trainoob New Member

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    Basicallly, when I have a locomotive in the yard, and the switch is thrown the opposite way of the yard, the locomotive does not move, therefore, I don't need to have the yard be seperate blocks.
    -Trainoob
  13. 60103

    60103 Pooh Bah

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    I think _scott_ is talking Peco Insulfrogs which have power routing through the points. This is OK for isolating, but some people have problems with the points not making contact.
  14. trainoob

    trainoob New Member

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    I have gotten all the plexiglass for the control panel, and it is well on its way. I needed to buy some more toggle switches for the control panel, and I wanted a little LED to turn on when one of the blocks was turned on. I went to Radioshak to get these, but they coulnd't help me with the LED. I have a Tech4 MRC260 transformer with a 23VDC, 18.5VAC output. Total output is 20VA. I want to have the LED connected to the accessories output, but not have the LED explode when I turn it on. Do I need to use a resistor? What kind? Please share your knowledge. Thank You.
    -Trainoob
  15. GRSJr

    GRSJr Member

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    ALWAYS use a resistor with an LED!!!!!!! They will not limit the current and need a resistor to do so reliably.

    In your case, assume about a 2 volt drop on the LED so
    using the 23 volt output, 23 - 8 = 15 volts must drop across the resistor. Assume 20 ma. will make the LED plenty bright with a reasonable life. So, 15 volts / 20 ma = 750 ohms.
    and 15 x .02 = 0.3 watts. Thus a 750 ohm, 0.5 watt resistor is needed.

    But, I'd try a 1.5K ohm resistor to see if the LED is bright enough. If it satisfies you, this will reduce the heat in the
    resistor and lengthen the life of the LED. It will be a
    1.5K ohm, 0.25 watt resistor.

    On the other hand, you might prefer to use the AC output.
    It must be rectified to prevent the reverse voltage cycle from blowing out the LED. Simply put a 1N4001 diode in series with the wire that goes to all LEDs, cathode to the wire, anode to the AC source. Then, 18.5 - 2 - 0.8 = about 15.7 volts across the resistor so the same 750 ohms will work. But, the current will only flow half the time so the LED brightness and the heat
    in the resistor will be less. It can be a 750 ohm, 0.25 watt
    resistor.

    Remember, a separate resistor is needed for each LED.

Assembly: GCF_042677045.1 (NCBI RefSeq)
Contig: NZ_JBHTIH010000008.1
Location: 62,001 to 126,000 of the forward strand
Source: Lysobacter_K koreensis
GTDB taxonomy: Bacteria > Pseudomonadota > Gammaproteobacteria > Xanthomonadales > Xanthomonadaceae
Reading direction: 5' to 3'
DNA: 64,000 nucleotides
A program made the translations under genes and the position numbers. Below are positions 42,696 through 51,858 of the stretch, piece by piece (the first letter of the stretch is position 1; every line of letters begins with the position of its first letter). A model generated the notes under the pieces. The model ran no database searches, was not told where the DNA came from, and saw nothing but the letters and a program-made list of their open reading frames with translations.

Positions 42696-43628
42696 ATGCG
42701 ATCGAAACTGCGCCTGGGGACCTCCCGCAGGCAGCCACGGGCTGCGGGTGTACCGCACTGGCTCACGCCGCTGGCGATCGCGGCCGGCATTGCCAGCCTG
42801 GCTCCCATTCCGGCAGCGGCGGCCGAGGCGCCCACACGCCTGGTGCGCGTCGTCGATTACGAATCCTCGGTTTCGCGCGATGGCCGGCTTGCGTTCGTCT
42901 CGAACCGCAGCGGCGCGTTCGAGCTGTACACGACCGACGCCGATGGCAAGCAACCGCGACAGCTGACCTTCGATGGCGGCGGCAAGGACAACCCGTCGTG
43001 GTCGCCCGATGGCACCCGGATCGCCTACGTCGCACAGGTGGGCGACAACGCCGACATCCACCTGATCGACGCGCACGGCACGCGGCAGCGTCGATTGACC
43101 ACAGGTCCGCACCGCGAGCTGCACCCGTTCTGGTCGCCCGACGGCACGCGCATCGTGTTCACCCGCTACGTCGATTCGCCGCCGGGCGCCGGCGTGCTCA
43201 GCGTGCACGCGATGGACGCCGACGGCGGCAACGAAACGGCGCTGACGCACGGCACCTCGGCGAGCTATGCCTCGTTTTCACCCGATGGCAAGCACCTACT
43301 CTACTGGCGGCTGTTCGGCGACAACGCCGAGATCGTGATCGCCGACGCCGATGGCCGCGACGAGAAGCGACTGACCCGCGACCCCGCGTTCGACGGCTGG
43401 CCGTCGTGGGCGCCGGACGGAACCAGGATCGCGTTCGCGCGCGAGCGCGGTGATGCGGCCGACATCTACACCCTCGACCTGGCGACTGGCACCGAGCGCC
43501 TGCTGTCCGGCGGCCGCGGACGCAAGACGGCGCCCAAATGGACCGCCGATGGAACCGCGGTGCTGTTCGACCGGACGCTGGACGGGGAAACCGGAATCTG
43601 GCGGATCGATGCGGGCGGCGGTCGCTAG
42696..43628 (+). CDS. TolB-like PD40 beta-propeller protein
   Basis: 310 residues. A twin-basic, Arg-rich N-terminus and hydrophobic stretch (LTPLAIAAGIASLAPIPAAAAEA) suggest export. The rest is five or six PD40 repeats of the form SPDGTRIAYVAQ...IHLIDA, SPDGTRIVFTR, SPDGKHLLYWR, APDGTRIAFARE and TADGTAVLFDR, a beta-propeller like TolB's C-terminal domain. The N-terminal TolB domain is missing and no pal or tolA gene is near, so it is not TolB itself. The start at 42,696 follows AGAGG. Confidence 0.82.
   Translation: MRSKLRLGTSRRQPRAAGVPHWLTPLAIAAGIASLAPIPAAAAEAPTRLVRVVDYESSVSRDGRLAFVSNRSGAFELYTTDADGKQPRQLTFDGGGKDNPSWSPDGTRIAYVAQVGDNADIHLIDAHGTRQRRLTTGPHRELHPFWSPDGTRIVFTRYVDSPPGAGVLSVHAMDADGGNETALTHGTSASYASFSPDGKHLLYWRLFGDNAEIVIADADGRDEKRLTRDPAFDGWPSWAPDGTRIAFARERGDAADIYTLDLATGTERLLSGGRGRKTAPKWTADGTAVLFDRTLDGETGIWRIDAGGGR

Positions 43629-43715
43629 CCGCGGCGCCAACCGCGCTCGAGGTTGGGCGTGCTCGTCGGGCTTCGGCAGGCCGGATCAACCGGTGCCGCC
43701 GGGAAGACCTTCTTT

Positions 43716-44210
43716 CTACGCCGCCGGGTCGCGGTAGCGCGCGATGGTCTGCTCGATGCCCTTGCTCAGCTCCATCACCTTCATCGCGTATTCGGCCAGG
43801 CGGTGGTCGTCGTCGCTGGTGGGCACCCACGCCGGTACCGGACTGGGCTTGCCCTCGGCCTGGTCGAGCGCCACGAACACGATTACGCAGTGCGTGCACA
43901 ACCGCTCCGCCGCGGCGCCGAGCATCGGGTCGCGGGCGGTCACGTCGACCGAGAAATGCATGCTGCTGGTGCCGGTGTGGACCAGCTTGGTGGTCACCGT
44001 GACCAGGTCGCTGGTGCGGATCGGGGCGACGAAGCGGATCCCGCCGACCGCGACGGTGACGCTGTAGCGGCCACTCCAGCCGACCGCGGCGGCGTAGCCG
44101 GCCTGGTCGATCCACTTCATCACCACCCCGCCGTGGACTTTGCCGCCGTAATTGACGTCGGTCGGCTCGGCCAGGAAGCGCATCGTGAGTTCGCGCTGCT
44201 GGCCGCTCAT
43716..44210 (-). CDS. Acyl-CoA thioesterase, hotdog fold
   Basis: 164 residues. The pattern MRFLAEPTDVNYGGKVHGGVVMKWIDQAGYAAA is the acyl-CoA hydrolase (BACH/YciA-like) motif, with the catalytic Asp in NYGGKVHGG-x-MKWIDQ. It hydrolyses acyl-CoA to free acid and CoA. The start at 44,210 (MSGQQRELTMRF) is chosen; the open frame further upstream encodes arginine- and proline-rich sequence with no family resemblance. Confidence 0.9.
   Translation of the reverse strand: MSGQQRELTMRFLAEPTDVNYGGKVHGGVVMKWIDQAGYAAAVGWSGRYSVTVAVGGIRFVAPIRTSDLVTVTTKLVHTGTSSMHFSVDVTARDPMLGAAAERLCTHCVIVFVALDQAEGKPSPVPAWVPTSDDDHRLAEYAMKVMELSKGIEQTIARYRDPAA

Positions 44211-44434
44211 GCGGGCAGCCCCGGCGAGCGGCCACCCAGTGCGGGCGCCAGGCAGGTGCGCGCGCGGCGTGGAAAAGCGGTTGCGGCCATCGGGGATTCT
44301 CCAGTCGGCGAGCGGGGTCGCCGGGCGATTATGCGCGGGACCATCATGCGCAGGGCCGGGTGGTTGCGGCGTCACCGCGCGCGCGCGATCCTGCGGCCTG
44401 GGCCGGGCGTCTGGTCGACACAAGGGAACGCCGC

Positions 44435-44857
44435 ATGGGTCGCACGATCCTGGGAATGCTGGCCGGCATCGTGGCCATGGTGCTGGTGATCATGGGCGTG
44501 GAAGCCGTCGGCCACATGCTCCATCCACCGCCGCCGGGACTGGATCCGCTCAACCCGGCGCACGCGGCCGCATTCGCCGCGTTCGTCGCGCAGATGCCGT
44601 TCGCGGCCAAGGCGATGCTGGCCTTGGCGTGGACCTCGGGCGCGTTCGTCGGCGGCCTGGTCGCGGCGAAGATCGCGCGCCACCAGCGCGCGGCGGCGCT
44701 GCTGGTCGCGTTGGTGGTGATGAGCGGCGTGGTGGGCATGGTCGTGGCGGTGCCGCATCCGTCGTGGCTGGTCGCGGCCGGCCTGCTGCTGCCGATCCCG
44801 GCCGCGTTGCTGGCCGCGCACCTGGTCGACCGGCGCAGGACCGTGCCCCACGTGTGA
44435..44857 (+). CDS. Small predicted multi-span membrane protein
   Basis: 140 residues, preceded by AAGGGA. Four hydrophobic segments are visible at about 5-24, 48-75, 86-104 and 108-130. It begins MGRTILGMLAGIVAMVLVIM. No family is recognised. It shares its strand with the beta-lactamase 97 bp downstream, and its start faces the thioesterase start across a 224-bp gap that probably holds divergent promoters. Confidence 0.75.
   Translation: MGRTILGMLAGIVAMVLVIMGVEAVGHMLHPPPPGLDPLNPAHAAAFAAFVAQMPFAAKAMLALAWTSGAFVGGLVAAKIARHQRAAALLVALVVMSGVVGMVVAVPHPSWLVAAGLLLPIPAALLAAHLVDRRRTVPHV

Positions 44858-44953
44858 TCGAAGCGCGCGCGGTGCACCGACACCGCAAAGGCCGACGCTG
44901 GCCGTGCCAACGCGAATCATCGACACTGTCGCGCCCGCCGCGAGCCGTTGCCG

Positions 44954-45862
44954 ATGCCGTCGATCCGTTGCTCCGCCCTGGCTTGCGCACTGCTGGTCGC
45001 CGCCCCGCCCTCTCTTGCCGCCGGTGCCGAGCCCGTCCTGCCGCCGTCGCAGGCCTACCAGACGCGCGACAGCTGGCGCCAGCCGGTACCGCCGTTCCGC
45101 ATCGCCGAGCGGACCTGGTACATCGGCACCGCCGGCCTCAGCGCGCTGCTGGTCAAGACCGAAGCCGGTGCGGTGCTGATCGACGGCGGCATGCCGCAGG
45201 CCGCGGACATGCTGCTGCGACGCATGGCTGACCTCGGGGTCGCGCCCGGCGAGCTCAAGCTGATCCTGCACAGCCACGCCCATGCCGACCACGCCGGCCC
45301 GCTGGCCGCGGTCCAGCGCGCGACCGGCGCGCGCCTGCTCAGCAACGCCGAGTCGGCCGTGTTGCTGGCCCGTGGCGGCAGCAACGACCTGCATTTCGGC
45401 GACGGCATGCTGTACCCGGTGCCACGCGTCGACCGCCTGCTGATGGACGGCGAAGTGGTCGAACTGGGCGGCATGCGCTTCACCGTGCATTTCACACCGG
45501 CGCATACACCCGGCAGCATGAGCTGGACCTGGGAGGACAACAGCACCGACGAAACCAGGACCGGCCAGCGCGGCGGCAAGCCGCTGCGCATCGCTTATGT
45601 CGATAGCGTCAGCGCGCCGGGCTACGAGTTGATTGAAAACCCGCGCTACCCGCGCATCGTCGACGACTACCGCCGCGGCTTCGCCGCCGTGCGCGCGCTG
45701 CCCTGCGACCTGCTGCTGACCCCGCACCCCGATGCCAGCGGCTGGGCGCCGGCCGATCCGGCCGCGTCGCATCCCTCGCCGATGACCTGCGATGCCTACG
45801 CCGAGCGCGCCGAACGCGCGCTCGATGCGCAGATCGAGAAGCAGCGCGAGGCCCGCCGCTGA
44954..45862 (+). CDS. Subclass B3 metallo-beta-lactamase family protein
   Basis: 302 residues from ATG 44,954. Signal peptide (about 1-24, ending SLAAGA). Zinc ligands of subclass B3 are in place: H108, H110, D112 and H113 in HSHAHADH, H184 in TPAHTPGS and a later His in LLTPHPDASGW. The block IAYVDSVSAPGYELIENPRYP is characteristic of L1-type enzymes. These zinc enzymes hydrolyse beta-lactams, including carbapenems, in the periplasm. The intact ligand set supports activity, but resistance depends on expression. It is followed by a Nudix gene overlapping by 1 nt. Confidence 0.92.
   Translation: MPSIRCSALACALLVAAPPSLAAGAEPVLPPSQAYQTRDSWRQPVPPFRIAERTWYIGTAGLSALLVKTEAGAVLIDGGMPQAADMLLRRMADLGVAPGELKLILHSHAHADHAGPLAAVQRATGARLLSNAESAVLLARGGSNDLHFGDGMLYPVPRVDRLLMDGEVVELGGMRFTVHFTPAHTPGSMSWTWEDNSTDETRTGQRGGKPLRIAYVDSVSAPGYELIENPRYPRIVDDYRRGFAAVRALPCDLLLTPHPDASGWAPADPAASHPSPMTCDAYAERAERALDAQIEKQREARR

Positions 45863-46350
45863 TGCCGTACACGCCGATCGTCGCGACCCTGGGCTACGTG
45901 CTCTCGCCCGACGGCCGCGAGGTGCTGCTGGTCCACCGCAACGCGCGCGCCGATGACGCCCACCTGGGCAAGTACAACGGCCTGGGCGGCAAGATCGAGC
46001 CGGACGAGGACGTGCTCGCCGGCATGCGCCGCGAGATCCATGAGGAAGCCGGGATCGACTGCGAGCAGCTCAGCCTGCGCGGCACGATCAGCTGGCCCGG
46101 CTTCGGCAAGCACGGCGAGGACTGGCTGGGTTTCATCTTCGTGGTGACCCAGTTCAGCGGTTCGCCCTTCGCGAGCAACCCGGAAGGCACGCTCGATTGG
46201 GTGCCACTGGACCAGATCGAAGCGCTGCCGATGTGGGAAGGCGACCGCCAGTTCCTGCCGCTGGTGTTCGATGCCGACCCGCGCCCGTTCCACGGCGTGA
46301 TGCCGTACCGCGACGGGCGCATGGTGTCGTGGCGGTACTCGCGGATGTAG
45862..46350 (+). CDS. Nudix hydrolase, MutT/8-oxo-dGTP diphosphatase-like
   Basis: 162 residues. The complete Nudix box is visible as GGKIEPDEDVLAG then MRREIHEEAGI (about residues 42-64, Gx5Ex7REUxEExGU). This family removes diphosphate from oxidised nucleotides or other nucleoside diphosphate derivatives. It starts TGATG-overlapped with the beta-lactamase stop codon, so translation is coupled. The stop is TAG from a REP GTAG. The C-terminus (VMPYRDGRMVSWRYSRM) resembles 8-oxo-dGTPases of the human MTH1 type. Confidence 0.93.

Ray
  16. trainoob

    trainoob New Member

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    I really don't know very much about electrical stuff. I am going to be using the AC output, so that if I have it so the train is not moving, the light will still be on. Are you saying that for the AC output, I just need a 750ohm .25 watt resistor? Attached is a diagram of the wiring, where would the resistor go?
    Thanks again

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  17. trainoob

    trainoob New Member

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    Quick update. I wired all the toggle switches (minus the LEDs) and tested them all. I had one little slip up, the orange section on the diagram did not have insulated railjoiners on it because I didn't think it would need it, but because I have one side of the track always powered, and the other is on the switch, three different switches could power one section. Adding the insulated railjoiners fixed it. Now I am not sure if I should have a LED on the diagram, what do you think? Do you think it would add to it? Thanks again!
    -Trainoob
  18. GRSJr

    GRSJr Member

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    First, LADs won't run on AC. They'll blow out. You must
    convert the AC to DC with either a Bridge Rectifier or
    a 1N4001 as I suggested,

    Second, the resistor is inserted in the lead from the LED to
    the power terminal. Or in the lead from the switch to the LED.
    Either one will work so pick the most convenient place.

    Ray
  19. trainoob

    trainoob New Member

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    I finished the control panel tonight (I decided not to use LED's). I got all the switches installed, and they are working properly. I will try to get a picture tomorrow. I have a rats nest of wires coming out the bottom of the control panel, but that can be cleaned up. Thank you everyone who helped.
    -Trainoob
  20. trainoob

    trainoob New Member

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    Here is a picture of the control panel. Thanks everyone who helped.
    -Trainoob

    Attached Files: